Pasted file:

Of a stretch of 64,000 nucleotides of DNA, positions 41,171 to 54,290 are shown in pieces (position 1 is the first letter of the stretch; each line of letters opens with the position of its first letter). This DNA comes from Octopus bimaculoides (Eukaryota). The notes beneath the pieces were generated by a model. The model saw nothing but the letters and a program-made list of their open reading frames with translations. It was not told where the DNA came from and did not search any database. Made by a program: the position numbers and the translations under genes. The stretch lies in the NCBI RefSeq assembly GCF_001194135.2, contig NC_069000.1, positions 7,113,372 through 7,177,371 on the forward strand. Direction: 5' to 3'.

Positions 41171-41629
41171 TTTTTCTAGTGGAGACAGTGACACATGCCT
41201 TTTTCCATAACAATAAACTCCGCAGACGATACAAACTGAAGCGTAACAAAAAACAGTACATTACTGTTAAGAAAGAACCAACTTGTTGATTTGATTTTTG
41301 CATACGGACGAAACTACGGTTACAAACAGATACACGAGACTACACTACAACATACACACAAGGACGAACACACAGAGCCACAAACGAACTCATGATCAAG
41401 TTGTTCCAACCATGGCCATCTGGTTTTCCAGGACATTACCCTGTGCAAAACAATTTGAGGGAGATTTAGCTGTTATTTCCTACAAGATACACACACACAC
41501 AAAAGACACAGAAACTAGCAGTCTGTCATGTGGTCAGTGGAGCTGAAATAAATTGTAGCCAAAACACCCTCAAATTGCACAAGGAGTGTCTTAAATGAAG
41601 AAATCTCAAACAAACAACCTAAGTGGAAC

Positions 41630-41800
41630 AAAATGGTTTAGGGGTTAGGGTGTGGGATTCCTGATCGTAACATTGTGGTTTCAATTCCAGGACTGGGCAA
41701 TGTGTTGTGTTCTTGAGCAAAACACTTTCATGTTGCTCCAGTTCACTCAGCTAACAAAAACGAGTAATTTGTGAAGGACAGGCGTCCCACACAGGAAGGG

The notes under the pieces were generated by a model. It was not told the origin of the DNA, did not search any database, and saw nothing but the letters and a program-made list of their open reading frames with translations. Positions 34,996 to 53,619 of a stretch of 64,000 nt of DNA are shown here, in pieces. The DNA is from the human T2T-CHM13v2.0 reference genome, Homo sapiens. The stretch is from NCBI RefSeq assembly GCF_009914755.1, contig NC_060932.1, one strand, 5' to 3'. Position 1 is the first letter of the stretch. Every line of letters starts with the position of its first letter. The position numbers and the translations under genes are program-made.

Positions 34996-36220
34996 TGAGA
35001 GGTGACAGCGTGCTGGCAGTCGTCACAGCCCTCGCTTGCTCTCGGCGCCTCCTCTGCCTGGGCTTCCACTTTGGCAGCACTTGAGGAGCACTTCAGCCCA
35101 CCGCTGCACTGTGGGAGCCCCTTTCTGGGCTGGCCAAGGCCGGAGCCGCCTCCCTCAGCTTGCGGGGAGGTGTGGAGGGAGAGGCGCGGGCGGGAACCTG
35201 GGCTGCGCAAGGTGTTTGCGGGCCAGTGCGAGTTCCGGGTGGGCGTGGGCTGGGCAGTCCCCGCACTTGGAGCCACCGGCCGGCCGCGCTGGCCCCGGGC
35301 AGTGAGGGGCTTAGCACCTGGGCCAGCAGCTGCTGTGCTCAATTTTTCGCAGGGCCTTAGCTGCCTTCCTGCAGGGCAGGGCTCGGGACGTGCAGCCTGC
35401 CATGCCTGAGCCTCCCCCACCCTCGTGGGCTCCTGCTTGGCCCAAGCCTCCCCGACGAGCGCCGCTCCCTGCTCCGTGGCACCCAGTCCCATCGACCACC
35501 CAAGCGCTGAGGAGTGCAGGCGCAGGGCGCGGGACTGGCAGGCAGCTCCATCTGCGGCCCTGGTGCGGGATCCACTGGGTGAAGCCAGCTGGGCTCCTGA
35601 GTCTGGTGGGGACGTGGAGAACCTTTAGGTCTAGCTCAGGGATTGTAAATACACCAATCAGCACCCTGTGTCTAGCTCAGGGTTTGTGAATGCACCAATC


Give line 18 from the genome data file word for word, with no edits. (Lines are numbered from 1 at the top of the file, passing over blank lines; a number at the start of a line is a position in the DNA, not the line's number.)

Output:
35301 AGTGAGGGGCTTAGCACCTGGGCCAGCAGCTGCTGTGCTCAATTTTTCGCAGGGCCTTAGCTGCCTTCCTGCAGGGCAGGGCTCGGGACGTGCAGCCTGC